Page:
Editor’s note: An earlier version of this story incorrectly identified the medical examiner’s role. Florida has employed medical examiners rather than coroners since 1970.
A medical examiner’s report has revealed that 20-year-old Alia Wardell died of natural causes Nov. 28 while in custody at Escambia County Jail.
Wardell’s cause of death was a pulmonary embolism due to deep vein thrombosis, the report said. The cause was listed as natural, and as a result of the finding, the Escambia County Sheriff’s Office has closed any investigation of Wardell’s death being a possible homicide by negligence.
However, Wardell’s mother, Melania Smith, believes her daughter would still be alive if the jail had listened to her pleas to ensure her daughter received “life sustaining” medications.
“I told them (the jail) that, and they didn’t seem to care,” Smith said. “If they had given her the pills, she would have been OK.”
The horror began for Smith’s family when she placed a 911 call on Nov. 17 to get her daughter emergency mental health treatment through Florida’s Baker Act. It’s a call Smith had made at least 30 times before because Wardell was left with permanent cognitive impairments from multiple benign brain tumors and subsequent surgeries. This time, Wardell had refused to take vital medications.
Wardell was transported to West Florida Hospital, where she became so combative with hospital staff that several of them pressed felony battery charges. Wardell was discharged into the custody of a deputy and booked into Escambia County Jail on Nov. 22. Six days later, Wardell was discovered unresponsive in her jail cell.
Dr. Shanedelle Norford, the medical examiner who performed Wardell’s autopsy, said Wardell most likely experienced shortness of breath in her final moments as it is the most common sign that a pulmonary embolism is occurring.
“Unfortunately, most of the interventions are performed at a hospital,” Norford said. “They can try to oxygenate you in that moment, but the lungs are blocked.”
Norford said it varies greatly from one person to the next how quickly someone declines once the first signs of a pulmonary embolism appear and when they might go unresponsive. Smith was told her daughter still had a faint heartbeat when she was transported to Baptist Hospital with a core body temperature of 82 degrees but she was pronounced dead after attempts to revive her.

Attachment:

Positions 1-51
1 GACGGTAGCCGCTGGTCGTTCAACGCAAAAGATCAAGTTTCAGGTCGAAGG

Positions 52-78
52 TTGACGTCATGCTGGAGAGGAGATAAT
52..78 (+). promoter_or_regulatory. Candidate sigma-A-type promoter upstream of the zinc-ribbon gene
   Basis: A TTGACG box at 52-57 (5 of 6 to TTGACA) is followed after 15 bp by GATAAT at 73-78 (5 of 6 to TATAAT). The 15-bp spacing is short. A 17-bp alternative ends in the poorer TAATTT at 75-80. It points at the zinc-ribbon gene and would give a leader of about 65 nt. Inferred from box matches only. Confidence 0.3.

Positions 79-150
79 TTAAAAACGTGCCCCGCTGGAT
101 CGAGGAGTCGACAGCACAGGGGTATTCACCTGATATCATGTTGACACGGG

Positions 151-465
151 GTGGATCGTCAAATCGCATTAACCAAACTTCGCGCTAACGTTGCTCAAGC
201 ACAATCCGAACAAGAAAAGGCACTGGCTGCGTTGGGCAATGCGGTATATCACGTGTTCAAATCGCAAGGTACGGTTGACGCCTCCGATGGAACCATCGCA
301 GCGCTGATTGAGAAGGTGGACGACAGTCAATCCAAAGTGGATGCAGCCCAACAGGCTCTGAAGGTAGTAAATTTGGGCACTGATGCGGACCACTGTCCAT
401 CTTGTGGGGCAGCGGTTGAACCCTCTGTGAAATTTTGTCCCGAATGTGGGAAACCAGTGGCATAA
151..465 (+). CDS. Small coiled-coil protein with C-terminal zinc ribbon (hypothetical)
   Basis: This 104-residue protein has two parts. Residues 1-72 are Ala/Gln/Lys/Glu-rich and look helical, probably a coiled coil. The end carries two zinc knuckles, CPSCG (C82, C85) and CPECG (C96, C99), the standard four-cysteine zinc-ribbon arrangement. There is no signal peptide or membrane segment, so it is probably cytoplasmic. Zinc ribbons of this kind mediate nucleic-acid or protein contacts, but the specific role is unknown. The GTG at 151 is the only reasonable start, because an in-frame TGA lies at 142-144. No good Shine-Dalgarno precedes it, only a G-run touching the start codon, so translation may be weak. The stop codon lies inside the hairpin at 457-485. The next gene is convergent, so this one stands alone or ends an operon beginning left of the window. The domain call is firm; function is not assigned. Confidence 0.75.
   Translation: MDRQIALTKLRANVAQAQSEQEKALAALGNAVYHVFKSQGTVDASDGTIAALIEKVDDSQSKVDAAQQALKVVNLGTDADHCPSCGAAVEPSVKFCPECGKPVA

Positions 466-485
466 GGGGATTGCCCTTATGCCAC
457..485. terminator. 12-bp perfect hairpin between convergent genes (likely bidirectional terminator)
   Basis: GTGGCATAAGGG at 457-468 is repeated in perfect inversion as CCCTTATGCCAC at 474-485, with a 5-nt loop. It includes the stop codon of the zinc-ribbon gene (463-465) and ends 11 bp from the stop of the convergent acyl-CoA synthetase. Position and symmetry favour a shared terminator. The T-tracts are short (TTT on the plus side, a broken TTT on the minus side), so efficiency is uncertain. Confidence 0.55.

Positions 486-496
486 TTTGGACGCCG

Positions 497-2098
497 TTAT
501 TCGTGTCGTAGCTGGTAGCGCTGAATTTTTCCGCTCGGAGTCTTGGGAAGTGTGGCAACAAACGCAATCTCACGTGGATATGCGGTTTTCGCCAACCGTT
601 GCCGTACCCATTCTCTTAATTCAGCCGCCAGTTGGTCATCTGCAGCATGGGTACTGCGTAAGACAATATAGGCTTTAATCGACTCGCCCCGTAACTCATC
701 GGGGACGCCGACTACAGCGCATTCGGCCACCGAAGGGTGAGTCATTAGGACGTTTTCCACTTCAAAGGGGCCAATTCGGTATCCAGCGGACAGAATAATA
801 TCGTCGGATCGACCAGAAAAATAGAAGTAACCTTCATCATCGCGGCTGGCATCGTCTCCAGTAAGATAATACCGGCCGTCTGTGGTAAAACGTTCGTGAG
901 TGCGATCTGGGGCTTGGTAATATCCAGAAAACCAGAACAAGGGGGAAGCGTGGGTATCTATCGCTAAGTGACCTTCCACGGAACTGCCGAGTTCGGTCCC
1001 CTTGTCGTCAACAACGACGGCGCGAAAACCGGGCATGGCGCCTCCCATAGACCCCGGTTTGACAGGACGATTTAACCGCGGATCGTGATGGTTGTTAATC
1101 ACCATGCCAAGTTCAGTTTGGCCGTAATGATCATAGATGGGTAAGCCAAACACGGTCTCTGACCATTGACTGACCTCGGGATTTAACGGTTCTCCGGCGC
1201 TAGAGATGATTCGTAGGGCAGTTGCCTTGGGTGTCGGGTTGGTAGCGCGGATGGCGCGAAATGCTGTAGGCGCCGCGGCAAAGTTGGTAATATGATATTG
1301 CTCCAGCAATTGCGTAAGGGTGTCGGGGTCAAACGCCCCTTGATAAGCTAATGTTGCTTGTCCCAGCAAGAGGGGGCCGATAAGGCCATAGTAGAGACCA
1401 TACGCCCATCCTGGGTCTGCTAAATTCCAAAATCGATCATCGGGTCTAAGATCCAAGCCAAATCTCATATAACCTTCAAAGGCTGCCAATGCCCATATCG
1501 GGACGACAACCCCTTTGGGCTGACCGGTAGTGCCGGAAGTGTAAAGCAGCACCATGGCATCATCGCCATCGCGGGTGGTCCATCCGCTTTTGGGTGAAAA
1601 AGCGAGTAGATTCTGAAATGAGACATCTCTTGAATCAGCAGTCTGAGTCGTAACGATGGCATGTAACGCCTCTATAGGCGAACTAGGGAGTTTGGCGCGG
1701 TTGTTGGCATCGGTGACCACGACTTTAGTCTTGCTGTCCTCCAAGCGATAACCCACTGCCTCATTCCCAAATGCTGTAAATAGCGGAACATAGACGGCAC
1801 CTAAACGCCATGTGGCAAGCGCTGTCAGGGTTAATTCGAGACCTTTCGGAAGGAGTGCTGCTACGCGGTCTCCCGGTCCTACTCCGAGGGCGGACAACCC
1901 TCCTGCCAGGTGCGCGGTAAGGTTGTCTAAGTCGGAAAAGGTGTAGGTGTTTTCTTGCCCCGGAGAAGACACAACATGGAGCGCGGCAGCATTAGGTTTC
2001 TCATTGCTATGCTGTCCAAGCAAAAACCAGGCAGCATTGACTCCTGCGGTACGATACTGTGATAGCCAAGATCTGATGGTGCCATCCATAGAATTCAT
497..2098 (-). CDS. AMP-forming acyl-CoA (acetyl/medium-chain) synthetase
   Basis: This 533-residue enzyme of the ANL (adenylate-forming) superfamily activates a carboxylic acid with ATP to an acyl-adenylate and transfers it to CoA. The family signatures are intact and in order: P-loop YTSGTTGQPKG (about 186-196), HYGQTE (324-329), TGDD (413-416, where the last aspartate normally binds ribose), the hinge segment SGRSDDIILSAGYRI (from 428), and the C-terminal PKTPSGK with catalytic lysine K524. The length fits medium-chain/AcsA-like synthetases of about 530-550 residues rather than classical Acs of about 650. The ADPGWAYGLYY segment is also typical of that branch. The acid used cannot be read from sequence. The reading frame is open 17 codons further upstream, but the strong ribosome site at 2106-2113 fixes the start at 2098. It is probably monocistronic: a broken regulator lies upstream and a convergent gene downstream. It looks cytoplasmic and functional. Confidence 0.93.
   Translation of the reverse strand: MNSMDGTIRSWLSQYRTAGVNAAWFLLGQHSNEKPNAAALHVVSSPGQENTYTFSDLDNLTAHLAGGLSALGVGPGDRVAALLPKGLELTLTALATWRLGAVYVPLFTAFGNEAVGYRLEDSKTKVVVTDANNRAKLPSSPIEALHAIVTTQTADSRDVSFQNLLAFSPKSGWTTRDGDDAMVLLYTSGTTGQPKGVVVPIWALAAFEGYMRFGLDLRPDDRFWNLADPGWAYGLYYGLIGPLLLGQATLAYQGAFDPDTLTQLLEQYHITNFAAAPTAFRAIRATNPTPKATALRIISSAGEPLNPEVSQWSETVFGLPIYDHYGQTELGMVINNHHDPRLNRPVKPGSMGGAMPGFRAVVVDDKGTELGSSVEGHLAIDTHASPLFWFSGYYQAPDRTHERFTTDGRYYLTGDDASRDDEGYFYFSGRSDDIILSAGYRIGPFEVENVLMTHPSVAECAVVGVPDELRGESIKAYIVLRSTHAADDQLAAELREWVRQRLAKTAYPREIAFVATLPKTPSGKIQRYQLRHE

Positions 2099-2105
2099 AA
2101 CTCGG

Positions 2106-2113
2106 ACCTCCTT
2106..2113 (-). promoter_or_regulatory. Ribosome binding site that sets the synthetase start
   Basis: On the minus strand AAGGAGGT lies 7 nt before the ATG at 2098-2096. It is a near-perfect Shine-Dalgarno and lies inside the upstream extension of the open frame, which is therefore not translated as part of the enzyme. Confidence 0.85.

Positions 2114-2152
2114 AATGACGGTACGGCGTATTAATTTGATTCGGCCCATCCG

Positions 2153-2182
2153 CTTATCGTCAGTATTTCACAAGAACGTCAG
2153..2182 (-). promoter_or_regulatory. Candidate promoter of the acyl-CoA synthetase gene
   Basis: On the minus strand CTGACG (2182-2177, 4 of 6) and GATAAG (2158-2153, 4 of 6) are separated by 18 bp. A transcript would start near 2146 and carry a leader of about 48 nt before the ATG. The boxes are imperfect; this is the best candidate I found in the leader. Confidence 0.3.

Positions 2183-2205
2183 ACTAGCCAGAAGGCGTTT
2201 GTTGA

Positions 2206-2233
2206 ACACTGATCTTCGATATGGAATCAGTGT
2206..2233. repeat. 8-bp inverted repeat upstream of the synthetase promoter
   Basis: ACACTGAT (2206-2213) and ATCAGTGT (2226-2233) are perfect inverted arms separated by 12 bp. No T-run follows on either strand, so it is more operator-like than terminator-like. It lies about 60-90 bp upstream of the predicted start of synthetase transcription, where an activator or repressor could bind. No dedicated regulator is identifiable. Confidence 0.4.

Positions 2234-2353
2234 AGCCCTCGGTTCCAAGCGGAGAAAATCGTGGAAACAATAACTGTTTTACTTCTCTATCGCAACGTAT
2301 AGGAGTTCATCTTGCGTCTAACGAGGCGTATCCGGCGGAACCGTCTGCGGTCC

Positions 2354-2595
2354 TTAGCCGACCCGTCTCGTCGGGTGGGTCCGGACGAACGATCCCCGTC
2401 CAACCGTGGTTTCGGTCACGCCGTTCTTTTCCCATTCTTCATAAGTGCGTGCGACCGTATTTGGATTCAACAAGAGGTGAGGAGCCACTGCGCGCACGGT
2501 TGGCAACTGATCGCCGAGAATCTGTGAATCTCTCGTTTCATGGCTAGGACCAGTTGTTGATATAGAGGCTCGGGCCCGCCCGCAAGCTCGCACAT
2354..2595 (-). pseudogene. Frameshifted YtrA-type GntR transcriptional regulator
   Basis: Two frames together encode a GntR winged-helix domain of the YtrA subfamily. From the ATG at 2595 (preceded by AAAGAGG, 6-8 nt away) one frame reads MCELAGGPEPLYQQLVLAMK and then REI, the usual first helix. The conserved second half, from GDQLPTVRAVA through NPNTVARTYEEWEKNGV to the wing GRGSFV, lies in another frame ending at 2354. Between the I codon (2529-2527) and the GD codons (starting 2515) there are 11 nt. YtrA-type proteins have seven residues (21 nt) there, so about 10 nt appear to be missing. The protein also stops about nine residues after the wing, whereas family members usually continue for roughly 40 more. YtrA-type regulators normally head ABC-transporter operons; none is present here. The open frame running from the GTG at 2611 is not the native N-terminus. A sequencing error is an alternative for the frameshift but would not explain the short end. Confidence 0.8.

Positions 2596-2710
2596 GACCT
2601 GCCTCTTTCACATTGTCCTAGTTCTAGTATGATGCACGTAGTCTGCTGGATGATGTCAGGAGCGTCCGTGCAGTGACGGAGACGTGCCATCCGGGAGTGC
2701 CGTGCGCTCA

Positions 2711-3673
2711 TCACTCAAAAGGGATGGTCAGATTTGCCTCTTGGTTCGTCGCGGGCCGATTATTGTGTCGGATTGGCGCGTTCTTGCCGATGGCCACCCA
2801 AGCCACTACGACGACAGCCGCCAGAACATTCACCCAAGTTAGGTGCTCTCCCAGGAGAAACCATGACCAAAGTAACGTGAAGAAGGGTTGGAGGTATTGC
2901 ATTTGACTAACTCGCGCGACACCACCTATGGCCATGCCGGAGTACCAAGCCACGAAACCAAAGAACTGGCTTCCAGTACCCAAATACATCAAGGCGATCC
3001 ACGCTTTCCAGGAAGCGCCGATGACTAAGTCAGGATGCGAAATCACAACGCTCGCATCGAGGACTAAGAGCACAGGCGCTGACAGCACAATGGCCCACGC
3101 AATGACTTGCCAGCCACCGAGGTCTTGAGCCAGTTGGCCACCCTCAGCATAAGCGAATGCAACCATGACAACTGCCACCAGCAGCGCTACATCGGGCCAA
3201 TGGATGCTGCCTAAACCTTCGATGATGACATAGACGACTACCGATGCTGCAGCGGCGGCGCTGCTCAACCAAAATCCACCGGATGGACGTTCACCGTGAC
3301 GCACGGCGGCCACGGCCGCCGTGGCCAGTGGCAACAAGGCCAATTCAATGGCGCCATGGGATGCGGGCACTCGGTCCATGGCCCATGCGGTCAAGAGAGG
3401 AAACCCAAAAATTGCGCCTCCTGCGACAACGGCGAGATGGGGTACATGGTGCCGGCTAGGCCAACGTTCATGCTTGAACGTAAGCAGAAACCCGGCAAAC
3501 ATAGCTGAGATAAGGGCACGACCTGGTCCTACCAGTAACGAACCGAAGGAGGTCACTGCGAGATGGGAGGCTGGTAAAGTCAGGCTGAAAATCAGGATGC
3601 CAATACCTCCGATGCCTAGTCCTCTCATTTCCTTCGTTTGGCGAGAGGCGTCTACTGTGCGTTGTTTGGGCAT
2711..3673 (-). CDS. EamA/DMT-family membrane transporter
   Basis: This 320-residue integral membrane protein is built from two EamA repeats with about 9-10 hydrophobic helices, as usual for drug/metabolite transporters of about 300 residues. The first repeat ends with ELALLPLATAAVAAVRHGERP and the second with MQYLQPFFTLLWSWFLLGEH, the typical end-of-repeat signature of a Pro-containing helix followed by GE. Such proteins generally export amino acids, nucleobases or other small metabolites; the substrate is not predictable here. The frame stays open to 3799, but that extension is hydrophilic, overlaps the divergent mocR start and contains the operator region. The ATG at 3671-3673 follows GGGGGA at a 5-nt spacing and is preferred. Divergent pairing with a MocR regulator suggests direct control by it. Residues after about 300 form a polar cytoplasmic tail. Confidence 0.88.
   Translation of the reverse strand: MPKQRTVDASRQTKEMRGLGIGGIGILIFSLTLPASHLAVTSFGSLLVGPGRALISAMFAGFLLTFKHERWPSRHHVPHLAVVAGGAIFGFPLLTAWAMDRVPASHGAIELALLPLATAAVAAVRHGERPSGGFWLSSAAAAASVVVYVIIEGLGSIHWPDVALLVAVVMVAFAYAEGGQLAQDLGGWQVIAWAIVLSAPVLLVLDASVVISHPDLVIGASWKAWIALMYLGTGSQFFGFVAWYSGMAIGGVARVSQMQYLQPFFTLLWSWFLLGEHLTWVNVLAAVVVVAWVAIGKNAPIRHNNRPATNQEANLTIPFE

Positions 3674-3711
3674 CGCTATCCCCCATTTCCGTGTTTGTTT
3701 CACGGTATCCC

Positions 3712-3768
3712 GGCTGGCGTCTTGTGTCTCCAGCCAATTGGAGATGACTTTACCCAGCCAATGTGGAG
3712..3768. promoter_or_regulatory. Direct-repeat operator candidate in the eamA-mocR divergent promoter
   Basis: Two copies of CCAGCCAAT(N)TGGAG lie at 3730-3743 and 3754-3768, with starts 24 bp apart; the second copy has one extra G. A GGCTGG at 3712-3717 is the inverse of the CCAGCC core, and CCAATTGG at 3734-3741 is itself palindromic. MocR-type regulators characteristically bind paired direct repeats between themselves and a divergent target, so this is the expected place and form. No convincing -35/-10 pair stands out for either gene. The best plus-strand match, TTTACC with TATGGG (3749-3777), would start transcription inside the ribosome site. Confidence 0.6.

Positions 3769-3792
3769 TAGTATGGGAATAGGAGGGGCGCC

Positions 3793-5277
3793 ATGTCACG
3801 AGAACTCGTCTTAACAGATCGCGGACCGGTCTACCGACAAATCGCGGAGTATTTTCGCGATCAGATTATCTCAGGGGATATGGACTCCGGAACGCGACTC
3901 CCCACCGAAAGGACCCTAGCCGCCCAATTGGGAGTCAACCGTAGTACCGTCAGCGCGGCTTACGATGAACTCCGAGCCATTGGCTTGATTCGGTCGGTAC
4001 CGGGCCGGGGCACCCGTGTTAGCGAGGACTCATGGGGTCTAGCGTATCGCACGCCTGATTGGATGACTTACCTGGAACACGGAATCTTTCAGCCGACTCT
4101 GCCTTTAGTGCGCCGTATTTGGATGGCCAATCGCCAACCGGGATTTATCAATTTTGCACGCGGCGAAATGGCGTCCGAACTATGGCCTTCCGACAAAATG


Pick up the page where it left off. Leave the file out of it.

“The fact that her body temperature is going down means that she’s already declining,” Norford said.
The medical examiner’s report states Wardell’s pulmonary arteries were obstructed by multiple blood clots that traveled from the deep veins in her legs.
Smith said her daughter did not have a history of blood clots and believes they could have been prevented if the jail staff had administered the medications she was supposed to be on, particularly Desmopressin.
Wardell was diagnosed with diabetes insipidus, a disorder causing an imbalance of fluids and sodium in the body. The condition was a side effect of the tumors and treatment that left her without a functioning pituitary gland.
Smith said her daughter needed Desmopressin to help her body reabsorb water, thus regulating her electrolytes and body temperature.
The autopsy report revealed Wardell was extremely dehydrated at the time of her death and had a high sodium level of 180. Smith believes this is why her daughter formed blood clots.
The medical examiner has a different take.
“I don’t think the two are related,” Norford said. “She had a long history of electrolyte imbalances. Going through her medical records, it’s not unusual to have this high sodium.”
Wardell was prone to feeling cold as her body struggled to regulate a normal temperature, something Smith saw as problematic as correctional facilities are known to maintain a cold environment for a litany of reasons.
Smith is bothered that Wardell’s toxicology report shows none of the medications her daughter was supposed to be on were in her system. Smith believes the last time her daughter received Desmopressin, which she took twice daily, was before she was taken to West Florida Hospital following the Baker Act call.
The unknown circumstances around Wardell’s death caused the county to launch an internal investigation of what transpired while Wardell was in the jail’s custody. The final report has not yet been released.
Amber Southard, public information officer for the Escambia County Sheriff’s Office, said any investigation of Wardell’s death being a possible homicide by negligence has been closed by law enforcement since her death was determined to be of natural causes.
For now, Smith is waiting for the headstone to arrive for her daughter’s final resting place. The family is in contact with an attorney who is collecting medical records and facts in pursuit of possible legal action.
Smith hopes her daughter’s death will lead to reform that prevents patients in mental health crisis from being charged as criminals while obtaining care under the Baker Act.
“I’m still going for Alia’s Law to get an amendment to the Baker Act,” Smith said. “That’s pretty much my goal. Some change needs to come from this.”
This article originally appeared on Pensacola News Journal: Alia Wardell died of natural causes in Escambia jail, report says